• Middle East identified as key region for world’s third largest contractor
  • Bechtel says low energy prices and slow economic growth worldwide dampened results for 2014
  • One of the major wins in 2014 was the Shaeen alumina refinery in Abu Dhabi

The Middle East featured strongly in US-based Bechtel’s recently released annual report, which showed dampened results for 2014 when compared to 2013.

“Low oil and natural gas prices combined with low worldwide growth and increasing global uncertainty create a challenging macroeconomic environment for EPC companies like Bechtel,” the company said in the report’s covering letter.

In March, Bechtel’s Europe, Africa, and Middle East president David Welch told MEED that the construction market is out of equilibrium as lower oil prices change the rate of return on major projects.

The contractor, which was ranked as the third largest contractor in the world in 2014 by US publication ENR, posted revenues of $37.2bn for 2014, down 5.6 per cent on the 2013 revenues of $39.4bn. New work books also fell to $18.4bn from $34bn, and backlog dipped to $70.5bn from 2014 from $88.2bn in 2013.

The company now has four instead of five. They are: Infrastructure; mining and metals; oil, gas and chemicals; and nuclear, security and environmental. The Middle East region plays a key role in three out of four of them.

For infrastructure the firm said it is building on its work at Jubail, helping to define four new economic cities in Saudi Arabia adding that the prospects in the region are also promising. It expects increasing demand for rail as public transport networks connecting the GCC countries are developed.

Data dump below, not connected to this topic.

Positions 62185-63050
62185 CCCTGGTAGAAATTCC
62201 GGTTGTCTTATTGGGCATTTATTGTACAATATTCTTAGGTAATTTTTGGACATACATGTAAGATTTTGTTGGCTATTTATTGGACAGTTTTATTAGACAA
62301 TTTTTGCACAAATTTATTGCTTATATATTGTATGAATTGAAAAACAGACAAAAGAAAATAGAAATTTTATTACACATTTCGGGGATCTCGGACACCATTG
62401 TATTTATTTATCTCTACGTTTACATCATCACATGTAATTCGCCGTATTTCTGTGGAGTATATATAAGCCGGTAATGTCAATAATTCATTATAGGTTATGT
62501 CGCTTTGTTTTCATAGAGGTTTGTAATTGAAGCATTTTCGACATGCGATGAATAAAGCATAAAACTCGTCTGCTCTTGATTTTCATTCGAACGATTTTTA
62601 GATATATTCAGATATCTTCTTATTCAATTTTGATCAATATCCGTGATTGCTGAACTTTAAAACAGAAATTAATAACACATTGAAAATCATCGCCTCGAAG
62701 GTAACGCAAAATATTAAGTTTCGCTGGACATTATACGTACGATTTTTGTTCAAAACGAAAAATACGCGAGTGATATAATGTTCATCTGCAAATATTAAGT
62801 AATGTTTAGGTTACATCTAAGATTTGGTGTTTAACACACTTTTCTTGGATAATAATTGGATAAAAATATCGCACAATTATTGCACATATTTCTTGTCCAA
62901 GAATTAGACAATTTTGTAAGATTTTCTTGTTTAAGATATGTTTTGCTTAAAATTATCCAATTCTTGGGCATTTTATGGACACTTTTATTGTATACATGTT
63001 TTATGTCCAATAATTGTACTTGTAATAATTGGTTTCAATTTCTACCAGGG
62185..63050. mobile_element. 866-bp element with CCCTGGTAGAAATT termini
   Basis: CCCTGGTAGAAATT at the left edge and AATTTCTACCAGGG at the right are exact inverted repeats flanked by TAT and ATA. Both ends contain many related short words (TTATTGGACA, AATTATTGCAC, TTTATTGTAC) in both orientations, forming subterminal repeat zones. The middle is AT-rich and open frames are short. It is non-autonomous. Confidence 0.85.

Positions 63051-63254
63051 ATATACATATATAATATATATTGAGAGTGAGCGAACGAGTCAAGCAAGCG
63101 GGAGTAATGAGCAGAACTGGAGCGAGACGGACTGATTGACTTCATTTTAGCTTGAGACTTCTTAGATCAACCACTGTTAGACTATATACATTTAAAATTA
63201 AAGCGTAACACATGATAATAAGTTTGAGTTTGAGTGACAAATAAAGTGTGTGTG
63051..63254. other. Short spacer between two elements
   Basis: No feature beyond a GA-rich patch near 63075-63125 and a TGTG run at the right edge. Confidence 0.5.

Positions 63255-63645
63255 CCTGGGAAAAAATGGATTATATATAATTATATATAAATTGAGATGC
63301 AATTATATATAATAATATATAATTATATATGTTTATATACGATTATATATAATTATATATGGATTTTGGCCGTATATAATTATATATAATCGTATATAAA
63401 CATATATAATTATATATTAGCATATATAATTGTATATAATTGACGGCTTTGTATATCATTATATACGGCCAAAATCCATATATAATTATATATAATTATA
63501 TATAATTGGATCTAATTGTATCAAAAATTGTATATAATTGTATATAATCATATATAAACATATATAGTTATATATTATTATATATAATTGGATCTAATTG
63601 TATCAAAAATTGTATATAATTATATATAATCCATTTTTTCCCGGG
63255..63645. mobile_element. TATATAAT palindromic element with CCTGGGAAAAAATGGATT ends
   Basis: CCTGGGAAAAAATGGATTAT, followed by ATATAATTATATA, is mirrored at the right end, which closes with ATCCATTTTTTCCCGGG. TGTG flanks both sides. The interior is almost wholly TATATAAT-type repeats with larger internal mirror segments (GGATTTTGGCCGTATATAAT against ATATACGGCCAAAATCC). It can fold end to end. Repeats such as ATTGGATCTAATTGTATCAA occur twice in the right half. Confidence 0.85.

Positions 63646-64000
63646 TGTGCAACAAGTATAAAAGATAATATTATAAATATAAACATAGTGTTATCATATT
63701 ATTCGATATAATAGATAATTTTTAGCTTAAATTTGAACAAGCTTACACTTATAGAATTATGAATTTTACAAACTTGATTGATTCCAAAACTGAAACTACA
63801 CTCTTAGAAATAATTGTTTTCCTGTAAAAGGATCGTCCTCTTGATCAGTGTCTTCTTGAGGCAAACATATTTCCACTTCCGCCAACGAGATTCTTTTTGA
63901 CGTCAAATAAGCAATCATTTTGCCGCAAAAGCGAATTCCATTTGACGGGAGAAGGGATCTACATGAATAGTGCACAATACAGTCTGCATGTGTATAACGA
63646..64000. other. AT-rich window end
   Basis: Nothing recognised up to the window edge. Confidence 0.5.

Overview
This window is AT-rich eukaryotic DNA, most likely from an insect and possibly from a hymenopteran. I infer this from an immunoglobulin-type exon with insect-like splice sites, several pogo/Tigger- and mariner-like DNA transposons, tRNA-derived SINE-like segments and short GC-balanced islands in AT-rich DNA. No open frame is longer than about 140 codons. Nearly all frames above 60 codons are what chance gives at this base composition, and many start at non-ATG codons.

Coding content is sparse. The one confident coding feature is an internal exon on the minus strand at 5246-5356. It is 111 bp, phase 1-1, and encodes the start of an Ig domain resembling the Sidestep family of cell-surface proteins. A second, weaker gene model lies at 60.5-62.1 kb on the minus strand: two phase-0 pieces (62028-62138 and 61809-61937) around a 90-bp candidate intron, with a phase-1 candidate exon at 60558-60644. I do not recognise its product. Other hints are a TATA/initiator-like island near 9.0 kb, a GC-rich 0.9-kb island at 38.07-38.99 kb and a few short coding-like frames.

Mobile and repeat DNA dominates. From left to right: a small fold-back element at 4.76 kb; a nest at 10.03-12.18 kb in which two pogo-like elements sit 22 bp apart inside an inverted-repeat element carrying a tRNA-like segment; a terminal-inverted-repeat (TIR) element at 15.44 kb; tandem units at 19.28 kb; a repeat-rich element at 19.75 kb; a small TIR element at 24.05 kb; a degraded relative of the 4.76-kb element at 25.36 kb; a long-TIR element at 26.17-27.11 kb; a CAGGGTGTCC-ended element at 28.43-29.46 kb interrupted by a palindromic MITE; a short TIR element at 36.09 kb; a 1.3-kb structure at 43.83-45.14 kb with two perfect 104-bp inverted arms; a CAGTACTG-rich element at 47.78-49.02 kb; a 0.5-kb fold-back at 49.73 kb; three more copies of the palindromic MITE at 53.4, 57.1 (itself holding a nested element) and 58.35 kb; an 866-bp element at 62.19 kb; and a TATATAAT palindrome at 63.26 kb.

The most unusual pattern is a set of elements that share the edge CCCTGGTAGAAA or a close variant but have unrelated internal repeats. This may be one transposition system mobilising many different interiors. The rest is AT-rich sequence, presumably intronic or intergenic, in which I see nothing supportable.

Bechtel’s largest rail project in the region, valued at $9.45bn, is Riyadh Metro where it is working in a consortium with the local Almabani General Contractors, Athens-based Consolidated Contractors Company (CCC), Germany’s Siemens, and US-based Aecom, on lines 1 and 2. The contract was awarded in July 2013.

Another major transportation scheme that the firm is working on as a contractor is the new terminal building at Muscat International airport. It secured the $1.8bn contract in joint venture with Turkey’s Enka and the local Bahwan in 2010.

For mining and metals the company says it is making headway into the region’s aluminum market.  The successful completion of a feasibility study in early 2014 led to the award of a contract to build the Shaheen Alumina Refinery in Abu Dhabi. The deal was secured in joint venture with UAE-based Petrofac Emirates.

Bechtel had earlier worked on the Sohar Aluminium smelter project in Oman which began operating in 2008.

The mining and metals business unit is also working on the $7bn phosphates city at Waad al-Shamal in the far north of Saudi Arabia for Saudi Arabian Mining Company (Maaden).

The oil, gas and chemicals business unit says it is expanding its presence in the Middle East along with North America, Africa and Southeast Asia. The move is part of a strategy to diversifying its customer base and offerings in the LNG, offshore, onshore, petrochemicals, tanks, and pipeline markets.

Construction market is out of equilibrium

David Welch: Bechtel is looking to work on renewables

The construction market is out of equilibrium as lower oil prices change the rate of return on major projects, says Bechtel’s Europe, Africa, and Middle East president David Welch.

“Investors take a look at these large investments and they say the oil price has to improve or the contractors’ prices have to come down for the IRR [internal rate of return] to come back to the neighbourhood that we would like it to be in,” he says. Read more

Stay informed with the latest in the Middle East
Download the MEED app today, available on Apple and Android devices